Any individual receiving assistance from a dog that performs a task directly related to a physical or psychological condition may qualify for a Psychiatric Service Animal.
1Is the dog a service animal required because of a disability?
2Has the dog been trained to perform related work or task?
*Dog can be self trained or by a professional
You have the right to choose where to live with your Psychiatric Service Animal regardless of existing pet policies.
Nationwide housing rights established by the Fair Housing Amendment Act - HUD
You have the right to travel together with your Psychiatric Service Animal without fees and restrictions.
Nationwide travel rights established by the Air Carier’s Access Act - DOT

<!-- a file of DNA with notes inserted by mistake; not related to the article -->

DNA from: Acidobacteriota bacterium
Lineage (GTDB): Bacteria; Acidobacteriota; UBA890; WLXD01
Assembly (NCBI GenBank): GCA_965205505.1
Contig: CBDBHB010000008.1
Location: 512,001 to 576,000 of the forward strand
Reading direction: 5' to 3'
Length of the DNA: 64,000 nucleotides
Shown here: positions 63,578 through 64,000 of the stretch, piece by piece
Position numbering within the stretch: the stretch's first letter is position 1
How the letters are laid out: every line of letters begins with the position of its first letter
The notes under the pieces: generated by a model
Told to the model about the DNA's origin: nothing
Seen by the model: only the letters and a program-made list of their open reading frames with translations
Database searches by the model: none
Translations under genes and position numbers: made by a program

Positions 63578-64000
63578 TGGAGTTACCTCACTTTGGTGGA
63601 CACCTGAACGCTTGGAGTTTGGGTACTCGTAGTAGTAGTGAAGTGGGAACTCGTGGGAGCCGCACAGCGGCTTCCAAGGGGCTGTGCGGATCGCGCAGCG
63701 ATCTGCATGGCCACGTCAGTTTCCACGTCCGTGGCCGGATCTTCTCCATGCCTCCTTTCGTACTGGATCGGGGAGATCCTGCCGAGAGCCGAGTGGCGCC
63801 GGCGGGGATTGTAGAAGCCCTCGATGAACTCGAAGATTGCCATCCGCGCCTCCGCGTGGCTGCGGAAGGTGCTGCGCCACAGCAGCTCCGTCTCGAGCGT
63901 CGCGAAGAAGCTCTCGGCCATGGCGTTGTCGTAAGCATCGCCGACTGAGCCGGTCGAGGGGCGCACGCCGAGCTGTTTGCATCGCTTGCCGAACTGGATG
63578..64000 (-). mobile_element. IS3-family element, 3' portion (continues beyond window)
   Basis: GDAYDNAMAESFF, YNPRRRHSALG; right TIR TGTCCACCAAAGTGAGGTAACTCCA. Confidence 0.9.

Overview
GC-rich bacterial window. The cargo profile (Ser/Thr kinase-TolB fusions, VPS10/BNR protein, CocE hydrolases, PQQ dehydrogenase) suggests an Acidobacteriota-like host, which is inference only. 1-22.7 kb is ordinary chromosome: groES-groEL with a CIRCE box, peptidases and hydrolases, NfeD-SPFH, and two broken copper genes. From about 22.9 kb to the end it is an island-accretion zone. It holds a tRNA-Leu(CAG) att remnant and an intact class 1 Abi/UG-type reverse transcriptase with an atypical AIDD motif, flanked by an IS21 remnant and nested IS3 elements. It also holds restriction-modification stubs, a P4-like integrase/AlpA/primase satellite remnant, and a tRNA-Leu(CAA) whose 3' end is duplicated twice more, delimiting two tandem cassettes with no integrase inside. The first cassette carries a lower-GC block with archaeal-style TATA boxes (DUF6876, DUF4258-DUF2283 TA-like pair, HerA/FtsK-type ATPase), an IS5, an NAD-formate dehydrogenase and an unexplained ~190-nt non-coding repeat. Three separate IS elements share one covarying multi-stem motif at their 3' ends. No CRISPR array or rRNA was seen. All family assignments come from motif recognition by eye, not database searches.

You have the right to take your Service Animal anywhere public has access.
- Marian Q. from Michigan
- Larry S. from Connecticut
- Diego M. from Puerto Rico
- Mary K. from Florida
- Henry J. from West Virginia
- Craig R. from North Carolina
- Janice C. from Washington
- Lisa M. from Connecticut
- Judy L. from Pennsylvania
- Lianne V. from Washington
- Shannon M. from Delaware
- Crystal F. from Los Angeles
- Mary Jane Fetrow from Portland
Select and customize your ID package to your liking. Add a vest, leash or collar,and more.
Fill out all required information about you and your dog.
Take your service dog anywhere without additional fees or deposits.
Here you will find some of the most frequently-asked questions about service dogs and our store policies.
Psychiatric Service animals are defined as dogs that are individually trained to do work or perform tasks for people with mental disabilities. Examples include:
Psychiatric service animals are a subgroup of service animals. While regular service animals can help their handler with any disability, be it physical or mental, psychiatric service dogs are specifically those service dogs that help their handler with a mental, emotional, or psychological disability.